How you can help the victims of tragedies
Posted June 22
The United States saw its deadliest mass shooting last week when a gunman killed 49 people and injured 53 at a gay nightclub in Orlando, Florida. As the rate of national tragedies like this becomes more and more common, so does the amount of assistance needed to help the victims and their families.
Advocates are urging people to remember the victims, and not the gunman in the shooting’s aftermath, and numerous organizations are asking people to contribute what they can to help those victims. Whether you’re geographically near to or far from a tragedy, here’s a few ways you can help:
When tragedy strikes, blood loss is almost inevitable. After Sunday’s shooting in Orlando, CBS News reported there was an “urgent need” for blood in the area.
While many blood centers in the Orlando area reported being filled to capacity — people waited up to seven hours to donate on Sunday — they asked donors to return in the coming days.
"As quickly as it is donated it is processed, tested and shipped out the door," Susan Forbes, vice president of OneBlood, told CBS News after the shooting.
There are limitations for who may donate blood set by the FDA that could result in possible donors being turned away. Those interested should read through the FDA’s recommendations prior to visiting a donation center.
Find a list of local blood donation centers by visiting the American Red Cross website.
One of the easiest ways to help those affected by tragedy is to donate money. Donors can give any amount they see fit quickly and easily thanks to the internet and mobile technology.
In regard to Orlando, donors can visit the American Red Cross website to donate, or give to one of numerous crowdfunding efforts, which have become prevalent in the past few years for allowing donors to give what they can along with a short message.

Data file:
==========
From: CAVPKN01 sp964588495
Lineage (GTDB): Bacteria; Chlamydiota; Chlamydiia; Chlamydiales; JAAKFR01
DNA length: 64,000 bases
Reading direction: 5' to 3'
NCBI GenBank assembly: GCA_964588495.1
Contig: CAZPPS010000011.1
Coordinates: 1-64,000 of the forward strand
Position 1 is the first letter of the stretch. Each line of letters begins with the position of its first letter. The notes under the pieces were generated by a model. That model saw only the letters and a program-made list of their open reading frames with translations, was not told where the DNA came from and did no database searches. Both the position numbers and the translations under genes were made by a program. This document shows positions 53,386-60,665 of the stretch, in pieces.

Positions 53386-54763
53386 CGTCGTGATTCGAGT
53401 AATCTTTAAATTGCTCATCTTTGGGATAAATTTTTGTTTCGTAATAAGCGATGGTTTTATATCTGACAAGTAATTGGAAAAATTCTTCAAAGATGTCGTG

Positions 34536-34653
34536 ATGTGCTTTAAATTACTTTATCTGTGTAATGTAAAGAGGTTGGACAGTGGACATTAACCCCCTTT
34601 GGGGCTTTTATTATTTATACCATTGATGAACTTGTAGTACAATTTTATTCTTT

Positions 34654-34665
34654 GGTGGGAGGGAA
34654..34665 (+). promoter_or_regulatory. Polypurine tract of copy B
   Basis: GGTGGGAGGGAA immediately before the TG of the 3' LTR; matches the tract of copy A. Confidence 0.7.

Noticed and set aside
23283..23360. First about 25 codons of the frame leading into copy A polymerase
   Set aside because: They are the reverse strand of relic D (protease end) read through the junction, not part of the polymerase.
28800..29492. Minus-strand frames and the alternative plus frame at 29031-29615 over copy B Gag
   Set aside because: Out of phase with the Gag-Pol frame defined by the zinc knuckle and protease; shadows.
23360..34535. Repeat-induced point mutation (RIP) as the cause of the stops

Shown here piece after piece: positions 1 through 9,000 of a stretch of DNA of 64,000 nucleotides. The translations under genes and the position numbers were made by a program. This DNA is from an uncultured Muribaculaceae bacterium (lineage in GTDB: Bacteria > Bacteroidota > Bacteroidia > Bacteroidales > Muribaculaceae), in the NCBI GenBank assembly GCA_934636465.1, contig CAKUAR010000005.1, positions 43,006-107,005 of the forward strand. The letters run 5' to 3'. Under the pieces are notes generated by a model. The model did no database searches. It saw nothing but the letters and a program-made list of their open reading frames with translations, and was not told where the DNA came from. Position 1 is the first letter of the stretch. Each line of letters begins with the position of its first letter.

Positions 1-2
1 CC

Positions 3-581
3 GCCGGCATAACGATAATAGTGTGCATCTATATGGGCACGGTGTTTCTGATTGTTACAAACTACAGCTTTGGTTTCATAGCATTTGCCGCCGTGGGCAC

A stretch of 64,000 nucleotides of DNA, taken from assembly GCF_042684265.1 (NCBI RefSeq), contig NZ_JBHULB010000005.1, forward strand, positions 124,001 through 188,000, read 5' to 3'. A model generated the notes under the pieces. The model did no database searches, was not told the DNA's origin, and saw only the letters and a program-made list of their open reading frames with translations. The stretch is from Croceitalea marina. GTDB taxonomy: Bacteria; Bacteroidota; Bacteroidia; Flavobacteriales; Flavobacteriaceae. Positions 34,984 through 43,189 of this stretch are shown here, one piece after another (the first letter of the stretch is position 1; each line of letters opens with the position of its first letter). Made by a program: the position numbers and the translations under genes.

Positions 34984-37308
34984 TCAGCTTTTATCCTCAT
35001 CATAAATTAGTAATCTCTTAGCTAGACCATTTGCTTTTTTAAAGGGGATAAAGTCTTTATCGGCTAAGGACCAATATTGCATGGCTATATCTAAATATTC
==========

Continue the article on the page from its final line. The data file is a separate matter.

To avoid scams, financial expert Dave Ramsey recommends doing a few things before donating to a crowdfunded campaign:
- Research the creator of the campaign.
- Ask yourself whether the campaign seems realistic.
- Don’t let emotion get the better of you.
- Do your research and make sure you’re comfortable before clicking “send” on your donation.
Texting and calling people has long served as an easy way to get ahold of those affected by disasters, but the advent of social media is making it even easier. Social media is not only improving the means of keeping in touch with loved ones, but is also becoming invaluable in times of crisis.
Facebook unveiled its own check-in feature in 2010, which garnered the world's attention in 2015 during the Paris attacks. It has since been used in times of crisis around the world, but debuted the feature in the U.S. for the first time on Sunday.
The tool uses the mobile device’s GPS capability to determine if someone is near a dangerous situation and asks them to check in if they're safe. It also alerts users of how many of their friends are located in that area and which have checked in.
Social media users can also use hashtags and geolocation tags to alert others about their condition.
Offer shelter or transportation
Good Samaritans in Paris let victims of the November 2015 attacks know they had shelter for the night by tweeting #PorteOuverte — or, #OpenDoor — with their address. Similarly, those stranded in the states used the hashtag #StrandedinUS as a way to find shelter while awaiting a return flight home.
Air BnB, a property rental site, waived fees for those affected in Paris as well.
New Orleans city also offered homes and beds to those affected by Hurricane Katrina in 2005, according to NBC News.
In instances of tragedy, foreign or domestic, victims “want to find a way to look forward,” according to a 2009 report by the United Nations. While the report generally focused on providing victims with federal support, i.e. health care and legal status, some proposals were as simple as reaching out to victims to offer support and solidarity.
“I do remember days when I had lost hope," said Henry Kessy, a victim of a 1998 bombing in the United Republic of Tanzania. “But then I was visited by people from so many nations who came with humanitarian assistance to our country. Their solidarity gave us hope and we knew we were not alone.”
Find out how to reach out by contacting nonprofits and organizations working with the victims.
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